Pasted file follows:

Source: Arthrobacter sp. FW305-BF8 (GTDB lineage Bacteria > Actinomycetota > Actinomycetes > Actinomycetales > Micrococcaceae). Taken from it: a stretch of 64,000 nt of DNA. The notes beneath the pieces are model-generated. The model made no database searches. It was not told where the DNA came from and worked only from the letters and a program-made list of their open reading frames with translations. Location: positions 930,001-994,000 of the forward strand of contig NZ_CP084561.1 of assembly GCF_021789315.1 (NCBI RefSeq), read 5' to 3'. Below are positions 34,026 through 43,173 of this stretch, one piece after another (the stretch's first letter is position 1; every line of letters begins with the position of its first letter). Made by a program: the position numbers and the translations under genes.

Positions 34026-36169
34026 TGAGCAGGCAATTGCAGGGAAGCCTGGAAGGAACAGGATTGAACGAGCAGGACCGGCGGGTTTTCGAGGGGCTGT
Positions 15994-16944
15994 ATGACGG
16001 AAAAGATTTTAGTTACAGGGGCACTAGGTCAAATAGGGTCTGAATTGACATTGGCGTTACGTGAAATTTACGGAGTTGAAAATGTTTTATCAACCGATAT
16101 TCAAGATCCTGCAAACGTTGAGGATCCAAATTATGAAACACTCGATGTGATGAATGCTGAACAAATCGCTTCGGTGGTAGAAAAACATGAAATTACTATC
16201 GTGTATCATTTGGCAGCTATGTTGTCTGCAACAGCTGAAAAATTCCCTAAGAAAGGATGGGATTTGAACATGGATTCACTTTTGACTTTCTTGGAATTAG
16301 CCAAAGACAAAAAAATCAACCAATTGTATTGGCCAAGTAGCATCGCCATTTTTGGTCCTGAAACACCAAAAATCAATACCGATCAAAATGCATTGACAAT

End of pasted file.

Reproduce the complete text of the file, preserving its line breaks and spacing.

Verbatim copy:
Source: Arthrobacter sp. FW305-BF8 (GTDB lineage Bacteria > Actinomycetota > Actinomycetes > Actinomycetales > Micrococcaceae). Taken from it: a stretch of 64,000 nt of DNA. The notes beneath the pieces are model-generated. The model made no database searches. It was not told where the DNA came from and worked only from the letters and a program-made list of their open reading frames with translations. Location: positions 930,001-994,000 of the forward strand of contig NZ_CP084561.1 of assembly GCF_021789315.1 (NCBI RefSeq), read 5' to 3'. Below are positions 34,026 through 43,173 of this stretch, one piece after another (the stretch's first letter is position 1; every line of letters begins with the position of its first letter). Made by a program: the position numbers and the translations under genes.

Positions 34026-36169
34026 TGAGCAGGCAATTGCAGGGAAGCCTGGAAGGAACAGGATTGAACGAGCAGGACCGGCGGGTTTTCGAGGGGCTGT
Positions 15994-16944
15994 ATGACGG
16001 AAAAGATTTTAGTTACAGGGGCACTAGGTCAAATAGGGTCTGAATTGACATTGGCGTTACGTGAAATTTACGGAGTTGAAAATGTTTTATCAACCGATAT
16101 TCAAGATCCTGCAAACGTTGAGGATCCAAATTATGAAACACTCGATGTGATGAATGCTGAACAAATCGCTTCGGTGGTAGAAAAACATGAAATTACTATC
16201 GTGTATCATTTGGCAGCTATGTTGTCTGCAACAGCTGAAAAATTCCCTAAGAAAGGATGGGATTTGAACATGGATTCACTTTTGACTTTCTTGGAATTAG
16301 CCAAAGACAAAAAAATCAACCAATTGTATTGGCCAAGTAGCATCGCCATTTTTGGTCCTGAAACACCAAAAATCAATACCGATCAAAATGCATTGACAAT